Monday, February 2, 2015

Desperately Seeking Jurors

There's a case of "I told you so" unfolding in Courtroom 9 of the federal courthouse in Boston.

U.S. District Court Judge George A. O'Toole Jr. is presiding over what has been an unusually slow, tedious process: selecting the jury that will hear the case against the accused Boston Marathon bomber Dzhokhar Tsarnaev.

It has proven much harder than O'Toole envisioned, with so many prospective jurors expressing bias against the defendant, and that has emboldened Tsarnaev's lawyers to tell the judge they told him so — even as they make repeated requests to move the trial to ensure they can raise the venue issue on appeal should Tsarnaev be convicted.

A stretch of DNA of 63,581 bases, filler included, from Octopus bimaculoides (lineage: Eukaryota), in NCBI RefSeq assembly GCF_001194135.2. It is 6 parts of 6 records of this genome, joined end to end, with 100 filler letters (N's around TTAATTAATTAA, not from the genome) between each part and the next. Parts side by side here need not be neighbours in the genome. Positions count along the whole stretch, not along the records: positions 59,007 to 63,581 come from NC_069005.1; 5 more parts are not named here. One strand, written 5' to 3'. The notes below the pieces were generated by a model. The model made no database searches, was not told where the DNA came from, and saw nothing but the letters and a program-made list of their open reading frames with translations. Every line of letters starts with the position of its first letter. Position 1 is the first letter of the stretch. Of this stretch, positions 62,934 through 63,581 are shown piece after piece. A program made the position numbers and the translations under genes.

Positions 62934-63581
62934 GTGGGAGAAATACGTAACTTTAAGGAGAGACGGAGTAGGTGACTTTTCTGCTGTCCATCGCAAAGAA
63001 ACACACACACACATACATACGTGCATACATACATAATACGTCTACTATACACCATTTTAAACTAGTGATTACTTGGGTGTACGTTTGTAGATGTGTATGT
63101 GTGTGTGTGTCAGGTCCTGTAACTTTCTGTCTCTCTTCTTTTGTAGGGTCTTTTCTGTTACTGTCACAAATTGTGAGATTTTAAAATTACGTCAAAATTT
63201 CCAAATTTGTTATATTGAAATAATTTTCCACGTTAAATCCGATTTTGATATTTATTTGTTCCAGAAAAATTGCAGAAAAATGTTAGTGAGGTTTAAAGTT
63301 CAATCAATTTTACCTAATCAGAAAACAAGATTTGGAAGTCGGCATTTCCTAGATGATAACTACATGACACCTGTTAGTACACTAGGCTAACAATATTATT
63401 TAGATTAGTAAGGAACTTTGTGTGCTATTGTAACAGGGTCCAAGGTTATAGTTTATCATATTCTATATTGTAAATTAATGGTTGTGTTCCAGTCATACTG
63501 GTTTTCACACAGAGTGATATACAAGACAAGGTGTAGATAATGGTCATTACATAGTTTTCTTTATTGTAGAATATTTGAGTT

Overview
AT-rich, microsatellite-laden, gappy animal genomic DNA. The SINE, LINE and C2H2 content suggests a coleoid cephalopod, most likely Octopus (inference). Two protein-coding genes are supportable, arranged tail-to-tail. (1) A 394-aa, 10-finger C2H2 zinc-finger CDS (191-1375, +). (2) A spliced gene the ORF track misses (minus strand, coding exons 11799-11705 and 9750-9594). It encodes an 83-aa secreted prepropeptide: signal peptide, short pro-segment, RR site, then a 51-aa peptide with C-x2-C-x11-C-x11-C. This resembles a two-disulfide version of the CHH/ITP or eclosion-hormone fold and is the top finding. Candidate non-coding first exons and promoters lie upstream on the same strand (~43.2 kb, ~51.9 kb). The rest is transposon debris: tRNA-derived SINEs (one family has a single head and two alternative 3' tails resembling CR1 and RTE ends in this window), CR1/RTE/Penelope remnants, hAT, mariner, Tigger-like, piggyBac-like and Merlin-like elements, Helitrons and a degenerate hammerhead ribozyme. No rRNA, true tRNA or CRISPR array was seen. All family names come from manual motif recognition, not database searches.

Many prospective jurors have proved unsuitable because they say they have formed unshakable opinions that Tsarnaev is guilty, thanks to the avalanche of publicity since the April 15, 2013, bombings that killed three people, tore the limbs of 17 others, and injured more than 200 more.


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